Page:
Clock ticking on Thorpe comeback | News | Al Jazeera

Clock ticking on Thorpe comeback

Australian swimming great takes a step closer to Olympic dream but time is running out on his comeback trail.

    Thorpe improved marginally on his morning heat time with a finish of 1 minute, 50.79 but still finished well behind the winning time of 1.48.28 [GETTY]

    Five-times Olympic gold medallist Ian Thorpe took a small step forward in his bid to qualify for this year's London Games on Saturday but it could be too little, too late.

    The 29-year-old Australian placed fifth in the 200 metres freestyle final at the Victorian swimming titles in Melbourne, a day after failing to make the 100 final.

    "This is hard enough without trying to bluff your way or fake your way through it," Thorpe told local media, denying he was playing mind games by keeping his best in reserve.

    "This is the best I can swim at this stage. There is a lot I have to improve on now."

    Australian national coach Leigh Nugent floated the idea Thorpe needed to make the 200 his priority in the run-in to London.

    "He's got more time to relax into the race and be his natural self," said Nugent.

    Thorpe clocked one minute, 50.79 seconds, a time well outside his former world record of 1:44.06 set in 2001, which stood for almost six years.

    Jarrod Killey won the race in 1:48.28 at the Melbourne Sports and Aquatic Centre.

    Comeback trail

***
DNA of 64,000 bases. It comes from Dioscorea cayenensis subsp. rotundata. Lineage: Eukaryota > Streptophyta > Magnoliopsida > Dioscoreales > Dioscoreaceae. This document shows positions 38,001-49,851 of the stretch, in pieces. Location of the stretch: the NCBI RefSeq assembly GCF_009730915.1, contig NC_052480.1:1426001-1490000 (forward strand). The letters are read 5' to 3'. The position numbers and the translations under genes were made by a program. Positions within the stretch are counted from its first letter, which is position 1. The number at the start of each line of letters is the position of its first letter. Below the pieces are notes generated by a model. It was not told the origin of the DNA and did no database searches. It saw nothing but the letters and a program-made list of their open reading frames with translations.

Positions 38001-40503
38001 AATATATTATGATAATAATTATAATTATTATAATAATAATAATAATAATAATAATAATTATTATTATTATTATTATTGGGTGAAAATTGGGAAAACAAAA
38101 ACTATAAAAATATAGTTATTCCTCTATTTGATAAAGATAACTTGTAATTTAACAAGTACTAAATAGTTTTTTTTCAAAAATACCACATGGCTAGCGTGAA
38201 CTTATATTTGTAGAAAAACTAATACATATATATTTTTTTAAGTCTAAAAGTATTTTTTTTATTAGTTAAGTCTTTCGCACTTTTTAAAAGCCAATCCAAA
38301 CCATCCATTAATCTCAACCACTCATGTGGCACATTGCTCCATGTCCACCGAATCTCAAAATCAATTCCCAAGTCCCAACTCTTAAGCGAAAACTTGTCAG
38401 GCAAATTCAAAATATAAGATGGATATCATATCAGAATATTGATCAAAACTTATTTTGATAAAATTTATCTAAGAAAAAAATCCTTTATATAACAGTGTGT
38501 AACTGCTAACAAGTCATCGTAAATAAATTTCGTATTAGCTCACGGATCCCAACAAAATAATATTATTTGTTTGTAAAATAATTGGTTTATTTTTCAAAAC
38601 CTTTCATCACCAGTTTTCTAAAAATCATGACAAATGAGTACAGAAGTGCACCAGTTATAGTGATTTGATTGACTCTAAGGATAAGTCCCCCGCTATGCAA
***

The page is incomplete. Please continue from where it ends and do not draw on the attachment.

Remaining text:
Thorpe has failed to impress since his comeback to competitive swimming last November, flopping at meets across the Asian World Cup series after returning from a five-year absence.

    "Any race he swims will be important to him," said Nugent.

    "To link two races together in the one day will be particularly significant for him.

    "Being a big man it takes perhaps longer for him to get ready for a competition."

    Thorpe himself conceded he made have begun his comeback a little late to qualify for London after failing to reach the 100 final on Friday.

    "Time was always going to be the enemy," he said. "Maybe the run for the trials, for the Olympics, was a little bit late."

    Nugent said Thorpe could still prove the doubters wrong.

    "It won't be until he really rests properly that we'll see what he's really capable of," said Nugent. "That won't be until the (Olympic) trials (in March).

    "He's a fantastic athlete. He's our greatest ever and you can never underestimate his capability." 

    SOURCE: Reuters


    YOU MIGHT ALSO LIKE

    Interactive: Coding like a girl

    Interactive: Coding like a girl

    What obstacles do young women in technology have to overcome to achieve their dreams? Play this retro game to find out.

    America's Guns: Secret Pipeline to Syria

    America's Guns: Secret Pipeline to Syria

    How has the international arms trade exacerbated conflict in the Middle East? People and Power investigates.

    I remember the day … I designed the Nigerian flag

    I remember the day … I designed the Nigerian flag

    In 1959, a year before Nigeria's independence, a 23-year-old student helped colour the country's identity.